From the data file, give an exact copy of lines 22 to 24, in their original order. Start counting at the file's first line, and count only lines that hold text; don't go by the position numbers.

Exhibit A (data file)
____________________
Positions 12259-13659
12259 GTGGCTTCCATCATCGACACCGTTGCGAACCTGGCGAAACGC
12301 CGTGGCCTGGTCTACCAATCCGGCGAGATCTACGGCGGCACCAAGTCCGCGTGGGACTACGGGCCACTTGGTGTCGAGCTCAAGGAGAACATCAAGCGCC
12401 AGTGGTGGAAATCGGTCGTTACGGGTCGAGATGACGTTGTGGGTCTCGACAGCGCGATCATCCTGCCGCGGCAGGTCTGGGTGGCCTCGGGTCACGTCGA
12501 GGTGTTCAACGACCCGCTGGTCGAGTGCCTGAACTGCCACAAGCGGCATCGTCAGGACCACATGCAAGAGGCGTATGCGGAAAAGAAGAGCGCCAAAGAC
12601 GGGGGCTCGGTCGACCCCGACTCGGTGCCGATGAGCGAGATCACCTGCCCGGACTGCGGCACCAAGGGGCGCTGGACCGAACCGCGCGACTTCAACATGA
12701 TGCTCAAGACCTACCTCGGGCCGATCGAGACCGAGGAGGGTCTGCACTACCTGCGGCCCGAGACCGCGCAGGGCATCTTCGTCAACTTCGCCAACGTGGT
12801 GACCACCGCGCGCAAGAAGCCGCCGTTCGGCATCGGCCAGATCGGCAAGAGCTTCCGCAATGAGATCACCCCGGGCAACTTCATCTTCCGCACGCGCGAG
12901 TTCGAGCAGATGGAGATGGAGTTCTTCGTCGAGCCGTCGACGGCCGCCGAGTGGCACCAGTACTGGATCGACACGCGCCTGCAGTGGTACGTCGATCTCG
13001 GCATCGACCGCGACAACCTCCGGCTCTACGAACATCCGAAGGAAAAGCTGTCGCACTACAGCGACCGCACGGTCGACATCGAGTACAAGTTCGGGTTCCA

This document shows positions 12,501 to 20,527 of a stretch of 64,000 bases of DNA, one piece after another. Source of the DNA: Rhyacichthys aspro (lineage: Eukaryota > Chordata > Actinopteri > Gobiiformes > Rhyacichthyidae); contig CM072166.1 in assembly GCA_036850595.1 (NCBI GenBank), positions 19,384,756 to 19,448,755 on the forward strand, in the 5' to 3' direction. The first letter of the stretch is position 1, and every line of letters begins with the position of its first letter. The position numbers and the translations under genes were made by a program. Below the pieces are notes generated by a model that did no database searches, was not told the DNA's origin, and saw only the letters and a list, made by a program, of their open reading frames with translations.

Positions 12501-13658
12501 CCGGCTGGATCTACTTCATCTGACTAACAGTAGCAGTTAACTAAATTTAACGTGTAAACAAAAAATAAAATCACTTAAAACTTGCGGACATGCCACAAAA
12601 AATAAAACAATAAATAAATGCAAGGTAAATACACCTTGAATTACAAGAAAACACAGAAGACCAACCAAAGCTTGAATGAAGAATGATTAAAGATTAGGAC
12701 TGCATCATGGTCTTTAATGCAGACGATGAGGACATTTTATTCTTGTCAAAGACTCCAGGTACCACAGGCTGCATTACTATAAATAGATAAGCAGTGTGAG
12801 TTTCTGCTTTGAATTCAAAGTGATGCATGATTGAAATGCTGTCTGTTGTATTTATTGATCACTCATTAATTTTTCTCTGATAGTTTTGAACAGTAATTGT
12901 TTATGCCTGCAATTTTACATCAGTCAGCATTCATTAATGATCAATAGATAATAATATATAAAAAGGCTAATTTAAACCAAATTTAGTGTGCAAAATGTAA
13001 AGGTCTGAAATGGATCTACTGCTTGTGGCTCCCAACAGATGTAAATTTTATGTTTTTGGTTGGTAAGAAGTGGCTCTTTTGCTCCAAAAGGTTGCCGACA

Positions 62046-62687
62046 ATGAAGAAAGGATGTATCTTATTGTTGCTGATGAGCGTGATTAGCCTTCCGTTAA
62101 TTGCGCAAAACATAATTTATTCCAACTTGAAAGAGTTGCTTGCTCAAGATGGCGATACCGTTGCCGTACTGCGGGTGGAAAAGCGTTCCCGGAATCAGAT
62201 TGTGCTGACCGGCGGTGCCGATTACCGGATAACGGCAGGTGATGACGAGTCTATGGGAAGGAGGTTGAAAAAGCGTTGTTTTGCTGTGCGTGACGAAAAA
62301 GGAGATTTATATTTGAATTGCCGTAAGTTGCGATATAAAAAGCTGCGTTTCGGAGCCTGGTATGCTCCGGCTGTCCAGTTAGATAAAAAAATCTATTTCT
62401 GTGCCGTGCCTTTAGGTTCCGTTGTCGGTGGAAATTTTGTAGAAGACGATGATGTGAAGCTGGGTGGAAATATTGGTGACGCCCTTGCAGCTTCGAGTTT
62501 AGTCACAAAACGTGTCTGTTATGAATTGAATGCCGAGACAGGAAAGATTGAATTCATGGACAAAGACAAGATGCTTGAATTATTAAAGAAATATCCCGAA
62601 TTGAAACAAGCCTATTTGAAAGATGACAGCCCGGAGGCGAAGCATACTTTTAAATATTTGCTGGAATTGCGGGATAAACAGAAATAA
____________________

62201 TGTGCTGACCGGCGGTGCCGATTACCGGATAACGGCAGGTGATGACGAGTCTATGGGAAGGAGGTTGAAAAAGCGTTGTTTTGCTGTGCGTGACGAAAAA
62301 GGAGATTTATATTTGAATTGCCGTAAGTTGCGATATAAAAAGCTGCGTTTCGGAGCCTGGTATGCTCCGGCTGTCCAGTTAGATAAAAAAATCTATTTCT
62401 GTGCCGTGCCTTTAGGTTCCGTTGTCGGTGGAAATTTTGTAGAAGACGATGATGTGAAGCTGGGTGGAAATATTGGTGACGCCCTTGCAGCTTCGAGTTT